Monday, February 26, 2007

My experience in “cross-cultural missions” (Part 8b)

My family’s relationship with Christ Church has not been one-sided, however. I think it was crucial that the church reached out to me and my family and showed a genuine interest in us, but I think it was also important that we made the effort to become active participants in our church.

First, my wife and I were willing to learn and adapt to the culture of our new church. We knew that when we decided to attend Christ Church that it wasn’t going to be the same as it had been in a Black church, so we adjusted accordingly. For instance, as a trained musician, I have strong opinions about music (you can check my profile for my musical preferences). Yet, when in Rome… I’ve learned to like some of the contemporary, rock-influenced, worship songs. As far as songs I don’t like, I’ve learned to live at peace with them. And songs I don’t like…well, at least I can tolerate them. The point is, you can’t have everything your way. (This is why I don’t understand the whole “worship wars” thing. Why can’t the “contemporary” crowd learn and sing a few hymns? And what’s the problem with the “traditional” crowd learning a few contemporary songs? Do you think I just love all the music in a White church? I know from experience, singing something you don’t like won’t kill you.)

Also, my family and I took the initiative to get involved in the life of the church. My wife joined the choir. I joined a men’s small group. Early on, we chose to attend an adult Bible class. We took the initiative to become plugged into the life of the church. In my opinion, one cannot stand apart and complain that “no one asked me”. Don’t wait until you’re asked; sign up! Now, if you’re not accepted once you show up, that’s another thing. But, at least try to get involved.

If people on both sides of America’s race wall are willing, I think there are things that both sides can learn from each other. For example, I remember once being asked to give the prayer before the offertory. I had prayed publicly in church for years, but this time was different. The instructions I had been given days before were something like this: “Remember to pray about this, and don’t forget about that…but just pray as you feel led…and you have about 2 minutes!” I was so nervous! In the Black Church, you really do pray as you feel led. And then, of course, Black folks (in the best Black contexts) give you immediate verbal feedback. When people are talking back, then you know the people are really with you. This is true whether praying, singing or preaching. And once you know the people are with you, you stay right “there”, because the people want to feel what you’re doing. Spontaneity in the Black Church really is spontaneous. But, I’ve learned there is also such a thing as “planned spontaneity”.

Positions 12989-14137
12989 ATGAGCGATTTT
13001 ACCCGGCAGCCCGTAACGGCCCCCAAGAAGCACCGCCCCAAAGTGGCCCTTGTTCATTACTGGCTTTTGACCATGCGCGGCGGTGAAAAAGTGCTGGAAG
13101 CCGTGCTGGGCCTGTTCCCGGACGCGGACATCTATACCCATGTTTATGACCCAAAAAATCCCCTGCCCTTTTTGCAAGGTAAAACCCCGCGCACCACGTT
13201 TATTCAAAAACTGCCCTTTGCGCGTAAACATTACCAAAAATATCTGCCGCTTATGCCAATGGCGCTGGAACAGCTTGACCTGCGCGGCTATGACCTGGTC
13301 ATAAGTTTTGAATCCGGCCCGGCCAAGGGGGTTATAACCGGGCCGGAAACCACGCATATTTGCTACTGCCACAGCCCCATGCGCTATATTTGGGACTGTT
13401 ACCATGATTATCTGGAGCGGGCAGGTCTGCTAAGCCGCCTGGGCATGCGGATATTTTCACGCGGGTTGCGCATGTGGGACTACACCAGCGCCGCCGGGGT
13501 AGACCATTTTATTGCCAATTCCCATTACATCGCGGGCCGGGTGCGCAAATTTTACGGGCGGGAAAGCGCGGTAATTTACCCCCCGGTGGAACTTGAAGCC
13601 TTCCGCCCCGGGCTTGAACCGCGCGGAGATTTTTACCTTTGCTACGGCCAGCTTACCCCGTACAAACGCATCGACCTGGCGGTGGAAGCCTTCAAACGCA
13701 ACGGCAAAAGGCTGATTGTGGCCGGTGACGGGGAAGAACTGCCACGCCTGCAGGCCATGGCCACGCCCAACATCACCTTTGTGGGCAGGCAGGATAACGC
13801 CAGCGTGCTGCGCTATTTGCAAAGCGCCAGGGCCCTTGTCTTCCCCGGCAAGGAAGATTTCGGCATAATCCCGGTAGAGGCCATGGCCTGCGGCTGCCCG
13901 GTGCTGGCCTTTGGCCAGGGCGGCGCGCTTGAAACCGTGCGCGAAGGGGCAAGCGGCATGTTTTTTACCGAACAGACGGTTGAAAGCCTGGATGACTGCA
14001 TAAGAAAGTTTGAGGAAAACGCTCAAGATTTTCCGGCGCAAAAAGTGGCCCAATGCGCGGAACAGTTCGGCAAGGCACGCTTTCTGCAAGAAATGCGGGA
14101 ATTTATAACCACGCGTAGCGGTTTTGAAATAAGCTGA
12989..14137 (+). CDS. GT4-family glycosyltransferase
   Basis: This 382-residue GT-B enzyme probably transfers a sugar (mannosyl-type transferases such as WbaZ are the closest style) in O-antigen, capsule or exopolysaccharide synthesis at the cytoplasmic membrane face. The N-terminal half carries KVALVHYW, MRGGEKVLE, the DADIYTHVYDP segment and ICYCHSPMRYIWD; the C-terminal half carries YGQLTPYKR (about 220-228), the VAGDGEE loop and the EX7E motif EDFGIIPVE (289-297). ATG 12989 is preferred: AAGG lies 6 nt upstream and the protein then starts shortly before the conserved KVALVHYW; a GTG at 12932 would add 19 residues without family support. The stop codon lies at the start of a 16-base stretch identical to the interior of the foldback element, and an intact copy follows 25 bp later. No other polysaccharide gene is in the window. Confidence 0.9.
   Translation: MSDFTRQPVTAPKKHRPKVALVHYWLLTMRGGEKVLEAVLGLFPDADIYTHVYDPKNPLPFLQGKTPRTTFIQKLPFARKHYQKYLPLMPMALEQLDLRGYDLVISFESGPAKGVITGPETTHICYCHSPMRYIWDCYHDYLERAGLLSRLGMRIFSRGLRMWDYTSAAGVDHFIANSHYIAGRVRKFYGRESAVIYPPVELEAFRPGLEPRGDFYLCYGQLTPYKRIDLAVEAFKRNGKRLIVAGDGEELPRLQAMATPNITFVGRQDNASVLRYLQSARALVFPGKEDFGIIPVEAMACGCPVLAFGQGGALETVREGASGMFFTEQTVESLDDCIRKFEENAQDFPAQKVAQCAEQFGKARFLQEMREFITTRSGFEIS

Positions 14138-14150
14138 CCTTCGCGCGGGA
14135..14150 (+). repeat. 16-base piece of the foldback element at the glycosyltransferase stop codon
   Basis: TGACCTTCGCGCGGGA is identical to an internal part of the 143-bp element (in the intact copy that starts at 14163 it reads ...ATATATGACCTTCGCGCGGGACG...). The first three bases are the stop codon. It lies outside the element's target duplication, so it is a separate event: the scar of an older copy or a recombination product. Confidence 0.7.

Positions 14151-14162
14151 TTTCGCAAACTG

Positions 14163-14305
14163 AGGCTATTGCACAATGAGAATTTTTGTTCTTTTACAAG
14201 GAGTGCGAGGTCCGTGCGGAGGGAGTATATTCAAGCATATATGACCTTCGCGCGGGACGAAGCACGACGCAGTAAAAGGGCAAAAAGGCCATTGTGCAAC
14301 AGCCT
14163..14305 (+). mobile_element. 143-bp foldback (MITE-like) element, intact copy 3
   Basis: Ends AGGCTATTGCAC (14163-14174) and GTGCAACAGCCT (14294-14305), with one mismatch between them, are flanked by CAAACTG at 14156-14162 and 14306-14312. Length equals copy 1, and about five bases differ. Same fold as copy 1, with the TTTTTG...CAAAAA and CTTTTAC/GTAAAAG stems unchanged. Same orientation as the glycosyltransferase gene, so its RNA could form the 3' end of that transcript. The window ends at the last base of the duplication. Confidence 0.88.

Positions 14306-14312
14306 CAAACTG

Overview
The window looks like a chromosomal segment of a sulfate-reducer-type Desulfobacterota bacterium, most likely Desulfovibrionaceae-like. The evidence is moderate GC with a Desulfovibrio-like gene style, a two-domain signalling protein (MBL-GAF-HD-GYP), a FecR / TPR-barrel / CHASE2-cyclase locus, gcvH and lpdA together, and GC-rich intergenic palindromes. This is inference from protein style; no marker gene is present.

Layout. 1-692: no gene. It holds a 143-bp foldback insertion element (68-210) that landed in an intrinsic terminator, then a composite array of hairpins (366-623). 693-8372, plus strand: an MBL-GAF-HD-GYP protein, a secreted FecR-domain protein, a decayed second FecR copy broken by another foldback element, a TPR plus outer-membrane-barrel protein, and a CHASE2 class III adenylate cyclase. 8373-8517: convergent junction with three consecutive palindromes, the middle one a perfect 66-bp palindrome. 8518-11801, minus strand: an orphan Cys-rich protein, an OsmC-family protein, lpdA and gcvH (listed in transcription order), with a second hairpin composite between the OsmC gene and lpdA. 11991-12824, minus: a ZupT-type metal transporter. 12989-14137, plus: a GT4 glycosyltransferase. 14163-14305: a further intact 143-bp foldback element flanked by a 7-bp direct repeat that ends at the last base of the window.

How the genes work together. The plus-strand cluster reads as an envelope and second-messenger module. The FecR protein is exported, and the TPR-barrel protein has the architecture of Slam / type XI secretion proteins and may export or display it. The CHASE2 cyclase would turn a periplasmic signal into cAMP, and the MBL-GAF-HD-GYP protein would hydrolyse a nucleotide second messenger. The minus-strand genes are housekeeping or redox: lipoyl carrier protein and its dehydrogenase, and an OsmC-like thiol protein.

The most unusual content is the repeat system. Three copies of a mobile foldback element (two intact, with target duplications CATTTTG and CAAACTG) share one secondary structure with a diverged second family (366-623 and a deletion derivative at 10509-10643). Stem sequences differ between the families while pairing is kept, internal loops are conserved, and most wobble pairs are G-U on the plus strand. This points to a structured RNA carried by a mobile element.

I hope I’ve been able to also teach the people of Christ Church that it’s quite all right to depart a bit from the “script” on occasion (within reason, of course). And it’s always a joy to lead the congregation in song, and watch them put down their worship folders and clap while they sing. Some people seemed so delighted to be given “permission” to actually move while they worship!

I don’t want to make all this sound easier than it is. I’m sure my propensity to take more than my allotted time when ministering through music in the worship service can try the patience of worship planners. But, then, I sometimes find the tight worship schedule constricting and Spirit-quenching. After all, in the Black Church, you just sing (or pray or preach) until you get it out of your system!

All this calls for humility and grace. People must be willing to sometimes lay aside their preferences for the sake of others. If any people should be able to exercise humility and be willing to extend grace to others, it should be believers in Jesus Christ. This is why racism within the Body of Christ is particularly despicable.

Has everything been perfect at Christ Church? No, but I’ve not come across a perfect church, yet. Have you? I think, however, if people are willing to at least make the effort to really get to know and be involved with people who are not like them, and if churches take seriously Jesus’ command to “love your neighbor as yourself”, it will go a long way toward bringing Christians of differing races together.
The apostle John was given a vision of the racial, ethnic and cultural harmony that will exist in heaven (Revelation 7:9-12):

After this I looked, and behold, a great multitude that no one could number, from every nation, from all tribes and peoples and languages, standing before the throne and before the Lamb, clothed in white robes, with palm branches in their hands, and crying out with a loud voice, “Salvation belongs to our God who sits on the throne, and to the Lamb!” And all the angels were standing around the throne and around the elders and the four living creatures, and they fell on their faces before the throne and worshiped God, saying, “Amen! Blessing and glory and wisdom and thanksgiving and honor and power and might be to our God forever and ever! Amen.”
We might as well start practicing now!
To read the previous posts of this series, click the following links:

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